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Sullivan’s Island

Sullivan’s Island is one of the most beautiful and unique places to live in South Carolina. It is a wonderful place to live for many reasons. One on side of the island you have the gorgeous beaches with white sands and dunes and on the other side is the Intracoastal Waterway. You can kayak, surf, boogie board, crab, or just stroll around the area and stop in at one of the local restaurants for a quick bite to eat!

Only a few miles away from the historic city of Charleston, Sullivan’s Island’s location perfect for those who want to live a laid back lifestyle but still experience the amenities that a city has to offer such as great King Street shopping and world class restaurants.

Named for Florence O’Sullivan, Sullivan’s Island is a historic beach town, the feel of the island is both historic and charming. Many of the homes on the island are historic, many having been built during the nineteenth century. The island’s biggest claim to fame in history is its most prized historic attraction, Fort Moultrie. Built in 1776, the American forces led by Colonel William Moultrie were able to fight off invading British ships in the Charleston Harbor. This victory is still celebrated today on the day of its occurrence every year, June 28, 1776.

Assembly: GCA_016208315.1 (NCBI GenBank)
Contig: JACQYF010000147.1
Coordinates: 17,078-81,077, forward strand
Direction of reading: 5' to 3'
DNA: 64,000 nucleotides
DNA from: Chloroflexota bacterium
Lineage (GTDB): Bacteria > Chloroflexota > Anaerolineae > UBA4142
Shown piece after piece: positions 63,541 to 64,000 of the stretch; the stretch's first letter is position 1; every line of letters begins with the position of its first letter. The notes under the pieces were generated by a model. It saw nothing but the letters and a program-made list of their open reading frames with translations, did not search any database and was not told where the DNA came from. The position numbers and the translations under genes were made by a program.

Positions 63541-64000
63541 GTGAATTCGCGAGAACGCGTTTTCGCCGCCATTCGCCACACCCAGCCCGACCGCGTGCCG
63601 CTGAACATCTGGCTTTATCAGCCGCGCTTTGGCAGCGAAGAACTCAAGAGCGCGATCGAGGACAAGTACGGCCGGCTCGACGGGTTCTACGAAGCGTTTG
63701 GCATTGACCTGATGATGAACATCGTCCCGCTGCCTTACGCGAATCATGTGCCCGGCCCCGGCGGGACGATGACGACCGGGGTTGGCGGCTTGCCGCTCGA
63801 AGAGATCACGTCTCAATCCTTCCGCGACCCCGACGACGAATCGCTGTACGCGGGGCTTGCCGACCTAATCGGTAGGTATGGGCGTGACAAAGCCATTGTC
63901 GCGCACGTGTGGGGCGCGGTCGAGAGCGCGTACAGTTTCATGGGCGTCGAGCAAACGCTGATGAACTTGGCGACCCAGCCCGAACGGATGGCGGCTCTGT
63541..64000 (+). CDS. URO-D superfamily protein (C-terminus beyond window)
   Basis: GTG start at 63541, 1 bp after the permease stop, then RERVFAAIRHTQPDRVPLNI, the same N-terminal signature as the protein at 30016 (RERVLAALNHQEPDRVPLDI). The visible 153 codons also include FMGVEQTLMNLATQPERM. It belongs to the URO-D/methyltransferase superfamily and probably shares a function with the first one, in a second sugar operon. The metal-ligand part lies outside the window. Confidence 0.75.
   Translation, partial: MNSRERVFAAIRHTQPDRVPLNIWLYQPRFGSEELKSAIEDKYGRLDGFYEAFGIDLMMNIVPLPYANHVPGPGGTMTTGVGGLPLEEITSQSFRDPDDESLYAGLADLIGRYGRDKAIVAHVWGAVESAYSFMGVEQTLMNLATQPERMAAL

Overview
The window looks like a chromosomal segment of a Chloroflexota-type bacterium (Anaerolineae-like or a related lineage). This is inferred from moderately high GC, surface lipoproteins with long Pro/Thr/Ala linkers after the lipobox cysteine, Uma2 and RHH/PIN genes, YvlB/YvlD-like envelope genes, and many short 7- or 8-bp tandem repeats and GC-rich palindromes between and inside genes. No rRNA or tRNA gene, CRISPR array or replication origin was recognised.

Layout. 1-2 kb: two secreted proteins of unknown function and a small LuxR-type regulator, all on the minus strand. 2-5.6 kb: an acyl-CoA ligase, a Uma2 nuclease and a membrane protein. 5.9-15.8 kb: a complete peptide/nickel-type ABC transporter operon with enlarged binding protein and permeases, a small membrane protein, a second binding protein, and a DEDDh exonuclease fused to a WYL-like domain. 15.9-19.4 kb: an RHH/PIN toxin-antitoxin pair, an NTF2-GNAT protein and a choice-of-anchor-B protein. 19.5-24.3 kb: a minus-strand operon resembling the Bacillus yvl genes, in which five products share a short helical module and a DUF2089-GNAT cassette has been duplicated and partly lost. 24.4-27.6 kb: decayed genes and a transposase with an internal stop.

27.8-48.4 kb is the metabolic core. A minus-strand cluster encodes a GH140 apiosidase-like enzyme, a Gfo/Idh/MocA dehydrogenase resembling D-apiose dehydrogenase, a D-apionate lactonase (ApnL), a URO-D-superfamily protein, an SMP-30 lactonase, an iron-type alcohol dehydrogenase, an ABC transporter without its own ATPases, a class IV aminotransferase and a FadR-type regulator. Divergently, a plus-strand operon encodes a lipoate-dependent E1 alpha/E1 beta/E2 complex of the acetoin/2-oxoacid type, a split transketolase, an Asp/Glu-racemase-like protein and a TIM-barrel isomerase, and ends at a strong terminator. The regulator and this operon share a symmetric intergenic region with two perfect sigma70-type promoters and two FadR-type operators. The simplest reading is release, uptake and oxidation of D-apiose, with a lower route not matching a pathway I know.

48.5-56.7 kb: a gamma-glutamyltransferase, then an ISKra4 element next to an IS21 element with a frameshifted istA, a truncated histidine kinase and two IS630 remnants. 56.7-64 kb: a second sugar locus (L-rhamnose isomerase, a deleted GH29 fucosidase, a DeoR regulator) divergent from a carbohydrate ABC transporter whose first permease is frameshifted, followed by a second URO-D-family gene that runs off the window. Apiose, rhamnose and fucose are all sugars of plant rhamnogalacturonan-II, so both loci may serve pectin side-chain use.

The island has been a Summer Retreat for South Carolinians since the early nineteenth century. It has attracted many prominent visitors and at one time the southwest end of the island was known as “Millionaire’s Row” due to the three and four story homes that were built there; some of which still stand today. These visitors generally frequented the island during the summer months. A ferryboat and a trolley car carried summer visitors to the island and oftentimes people would visit from Charleston for a Sunday afternoon outing. They would bring their horses and buggies over on the ferry for a ride on the beach.

Permanent Population in 1998-1,800

Isle of Palms

Originally known as Hunting Island and later Long Island, Isle of Palms is one of Charleston’s most beloved Islands. The only inhabitants of Isle of Palms were the SeeWee Indians until the nineteenth century when Charlestonians began to use the land as a summer getaway. In 1899, J.S. Lawrence purchased the island and renamed it Isle of Palms. Seven years later a hotel was built on the island and in 1912 a beach pavilion was built on the ocean side and it became a popular beach attraction boasting several amusements, including a Ferris wheel. After the Grace Memorial Bridge was opened in 1929, the island’s popularity grew and the landscape of Isle of Palms, or as the residents call it, I.O.P., has been growing and changing ever since.

The islands main attraction is its six mile white sandy beach, however, just like Sullivan’s Island, the western side of the island sits on the Intracoastal Waterway. Also on I.O.P. is the beautiful gated resort of Wild Dunes. This resort offers two world-renown golf courses, tennis center and many other amenities as well. Just outside of Wild Dunes is the Isle of Palms Marina, which is a full service marina that offers customized boating excursions, kayak trips, and much much more! The island also boasts some of the best restaurants in South Carolina, including the Long Island Cafe and the Boathouse. Or if you just want to make a lazy afternoon of it, stop by the Acme Cantina for a beer on the deck and enjoy the summer sea breeze.

Population Year Round-5,000

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